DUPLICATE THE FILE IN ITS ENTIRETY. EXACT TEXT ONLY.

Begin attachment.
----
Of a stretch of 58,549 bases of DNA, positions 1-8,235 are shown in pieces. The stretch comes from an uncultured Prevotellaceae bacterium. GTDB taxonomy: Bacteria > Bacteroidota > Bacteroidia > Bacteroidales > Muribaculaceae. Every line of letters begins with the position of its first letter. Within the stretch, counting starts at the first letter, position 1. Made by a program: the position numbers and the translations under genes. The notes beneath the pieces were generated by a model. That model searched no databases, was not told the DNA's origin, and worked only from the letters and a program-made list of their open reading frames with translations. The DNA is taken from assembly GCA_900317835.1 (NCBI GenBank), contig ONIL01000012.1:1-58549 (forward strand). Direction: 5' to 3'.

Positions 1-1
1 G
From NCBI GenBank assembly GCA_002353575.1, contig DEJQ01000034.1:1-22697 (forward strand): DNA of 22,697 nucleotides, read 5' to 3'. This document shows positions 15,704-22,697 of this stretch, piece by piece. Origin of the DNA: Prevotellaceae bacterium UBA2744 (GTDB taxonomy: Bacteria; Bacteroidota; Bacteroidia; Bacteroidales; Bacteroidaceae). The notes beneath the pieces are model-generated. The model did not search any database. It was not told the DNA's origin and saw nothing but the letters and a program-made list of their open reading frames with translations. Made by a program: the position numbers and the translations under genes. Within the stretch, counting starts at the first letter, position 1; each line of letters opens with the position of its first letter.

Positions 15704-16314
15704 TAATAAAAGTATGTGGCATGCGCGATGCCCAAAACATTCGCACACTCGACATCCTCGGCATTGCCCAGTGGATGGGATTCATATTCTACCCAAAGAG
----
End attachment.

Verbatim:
Of a stretch of 58,549 bases of DNA, positions 1-8,235 are shown in pieces. The stretch comes from an uncultured Prevotellaceae bacterium. GTDB taxonomy: Bacteria > Bacteroidota > Bacteroidia > Bacteroidales > Muribaculaceae. Every line of letters begins with the position of its first letter. Within the stretch, counting starts at the first letter, position 1. Made by a program: the position numbers and the translations under genes. The notes beneath the pieces were generated by a model. That model searched no databases, was not told the DNA's origin, and worked only from the letters and a program-made list of their open reading frames with translations. The DNA is taken from assembly GCA_900317835.1 (NCBI GenBank), contig ONIL01000012.1:1-58549 (forward strand). Direction: 5' to 3'.

Positions 1-1
1 G
From NCBI GenBank assembly GCA_002353575.1, contig DEJQ01000034.1:1-22697 (forward strand): DNA of 22,697 nucleotides, read 5' to 3'. This document shows positions 15,704-22,697 of this stretch, piece by piece. Origin of the DNA: Prevotellaceae bacterium UBA2744 (GTDB taxonomy: Bacteria; Bacteroidota; Bacteroidia; Bacteroidales; Bacteroidaceae). The notes beneath the pieces are model-generated. The model did not search any database. It was not told the DNA's origin and saw nothing but the letters and a program-made list of their open reading frames with translations. Made by a program: the position numbers and the translations under genes. Within the stretch, counting starts at the first letter, position 1; each line of letters opens with the position of its first letter.

Positions 15704-16314
15704 TAATAAAAGTATGTGGCATGCGCGATGCCCAAAACATTCGCACACTCGACATCCTCGGCATTGCCCAGTGGATGGGATTCATATTCTACCCAAAGAG